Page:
Years later, close friend and actor, Anju Mahendroo, reportedly said in an interview... “The one time Sanjeev fell madly in love it was with a married woman. The poor man went through a lot of hassles because of that and so did she… it was not meant to be.” On his part Sanjeev supposedly said, “I can take anything for love, even murder… forget just a slap.”
DREAM GIRL WHO WASN’T
Story goes that Sanjeev next fell in love with Dream Girl Hema Malini on the sets of Ramesh Sippy’s Seeta Aur Geeta (1972). Interestingly, Dharmendra was also part of the film. While both the heroes were besotted with Hema, Dharam kept his fondness discreet.
But Sanjeev could hardly camouflage his affections. Apparently, towards the end of shooting the song Koi ladki mujhe kal raat sapne mein mili, Sanjeev rode away with Hema in the jeep much to the amusement of the unit.
The daydream was cut short, when Hema’s parents apparently spelt it out to him that they wanted an Iyengar husband for their daughter.
Sanjeev, though heartbroken, tried his luck once again and proposed to Hema during the filming of Ramesh Sippy’s Sholay (1975).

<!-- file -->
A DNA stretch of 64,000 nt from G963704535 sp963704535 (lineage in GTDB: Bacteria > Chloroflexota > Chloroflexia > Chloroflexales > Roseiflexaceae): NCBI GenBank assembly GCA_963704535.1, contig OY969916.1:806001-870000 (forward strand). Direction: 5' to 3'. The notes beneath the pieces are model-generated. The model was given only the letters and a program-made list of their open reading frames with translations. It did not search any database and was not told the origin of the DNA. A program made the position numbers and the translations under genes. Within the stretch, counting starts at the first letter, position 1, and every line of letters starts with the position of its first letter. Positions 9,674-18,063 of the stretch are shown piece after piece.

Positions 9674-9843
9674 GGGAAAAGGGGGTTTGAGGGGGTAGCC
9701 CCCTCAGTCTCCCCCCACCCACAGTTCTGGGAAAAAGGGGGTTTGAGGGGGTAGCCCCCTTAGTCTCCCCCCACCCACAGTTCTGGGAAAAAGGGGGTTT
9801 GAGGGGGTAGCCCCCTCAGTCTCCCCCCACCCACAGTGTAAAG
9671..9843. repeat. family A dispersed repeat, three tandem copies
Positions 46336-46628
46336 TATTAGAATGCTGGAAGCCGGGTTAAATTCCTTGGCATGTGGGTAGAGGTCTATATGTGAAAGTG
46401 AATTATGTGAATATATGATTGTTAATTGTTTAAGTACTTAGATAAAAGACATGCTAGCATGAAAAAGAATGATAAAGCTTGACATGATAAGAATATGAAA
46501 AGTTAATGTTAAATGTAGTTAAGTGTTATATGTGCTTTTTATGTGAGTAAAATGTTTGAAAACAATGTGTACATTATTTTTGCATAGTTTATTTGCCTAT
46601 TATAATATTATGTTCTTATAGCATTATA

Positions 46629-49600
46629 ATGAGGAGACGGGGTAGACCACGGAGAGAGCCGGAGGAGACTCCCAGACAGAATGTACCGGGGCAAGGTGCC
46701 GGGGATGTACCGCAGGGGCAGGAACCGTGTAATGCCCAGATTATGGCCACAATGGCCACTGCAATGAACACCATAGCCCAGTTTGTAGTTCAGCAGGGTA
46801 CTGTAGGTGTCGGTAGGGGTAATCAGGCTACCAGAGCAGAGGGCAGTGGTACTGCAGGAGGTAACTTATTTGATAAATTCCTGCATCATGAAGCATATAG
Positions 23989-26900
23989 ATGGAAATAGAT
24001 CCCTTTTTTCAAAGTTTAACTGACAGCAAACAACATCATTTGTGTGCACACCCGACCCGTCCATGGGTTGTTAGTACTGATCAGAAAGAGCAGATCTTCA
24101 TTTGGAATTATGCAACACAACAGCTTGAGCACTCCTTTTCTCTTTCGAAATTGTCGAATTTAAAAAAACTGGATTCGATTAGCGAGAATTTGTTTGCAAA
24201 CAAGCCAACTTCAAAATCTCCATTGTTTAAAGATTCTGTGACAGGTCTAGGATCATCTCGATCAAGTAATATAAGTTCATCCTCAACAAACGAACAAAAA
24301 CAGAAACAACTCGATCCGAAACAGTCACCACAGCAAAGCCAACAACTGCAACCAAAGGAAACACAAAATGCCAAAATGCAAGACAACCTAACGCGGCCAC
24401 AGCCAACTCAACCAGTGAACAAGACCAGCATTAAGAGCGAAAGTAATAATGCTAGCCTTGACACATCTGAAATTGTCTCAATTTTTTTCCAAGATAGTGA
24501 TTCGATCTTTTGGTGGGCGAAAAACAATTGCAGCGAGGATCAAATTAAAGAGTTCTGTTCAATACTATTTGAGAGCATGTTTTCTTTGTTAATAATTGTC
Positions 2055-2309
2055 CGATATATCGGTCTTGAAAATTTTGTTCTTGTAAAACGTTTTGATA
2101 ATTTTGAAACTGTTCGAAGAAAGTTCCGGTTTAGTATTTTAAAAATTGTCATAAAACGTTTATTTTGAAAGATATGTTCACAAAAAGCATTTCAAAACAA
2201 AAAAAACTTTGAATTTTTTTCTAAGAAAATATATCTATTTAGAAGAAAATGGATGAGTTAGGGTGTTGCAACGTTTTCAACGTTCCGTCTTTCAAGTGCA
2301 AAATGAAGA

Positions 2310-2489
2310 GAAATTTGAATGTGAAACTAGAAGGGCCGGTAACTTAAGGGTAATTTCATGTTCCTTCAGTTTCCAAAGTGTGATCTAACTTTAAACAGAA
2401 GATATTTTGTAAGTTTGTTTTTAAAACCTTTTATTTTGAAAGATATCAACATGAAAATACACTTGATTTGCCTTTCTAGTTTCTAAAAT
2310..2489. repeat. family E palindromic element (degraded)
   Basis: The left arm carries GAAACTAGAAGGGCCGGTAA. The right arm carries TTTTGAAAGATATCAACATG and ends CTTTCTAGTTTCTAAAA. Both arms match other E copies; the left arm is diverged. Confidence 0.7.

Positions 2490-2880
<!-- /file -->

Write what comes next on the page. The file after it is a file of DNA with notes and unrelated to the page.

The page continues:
This apparently irked Dharam, who was wooing Hema then. That also explains why there was no scene between Sanjeev and Hema in the 70 mm extravaganza.
Sanjeev and Sulakshana Pandit worked in around seven films including Waqt Ki Deewar, Uljhan and Apnapan between the late ’70s – ’80s.
Sulakshana fell in love with Sanjeev during Uljhan (1975).
However, Sanjeev, who was still nursing a broken heart, was not keen on marriage.
Sulakshana once shared in an interview with Filmfare, “One day, we had gone to a Hanuman mandir in Delhi. I told Sanjeevji that I loved him and asked him to put sindoor in my parting. I asked him to marry me so that I could look after him. But he refused, saying he could never forget his first love.” She added, “After Sanjeevji died, I went into acute depression... Zindagi veeran hogayi hai.”
There were rumours linking Sanjeev with actor Jayshree T as well. “There was a big age gap between us. To me, he was a friend, philosopher and guide. I respected him… He was fond of eating and would tell me to bring him home-cooked food. However, our association was blown out of proportion,” once explained the danseuse in an interview.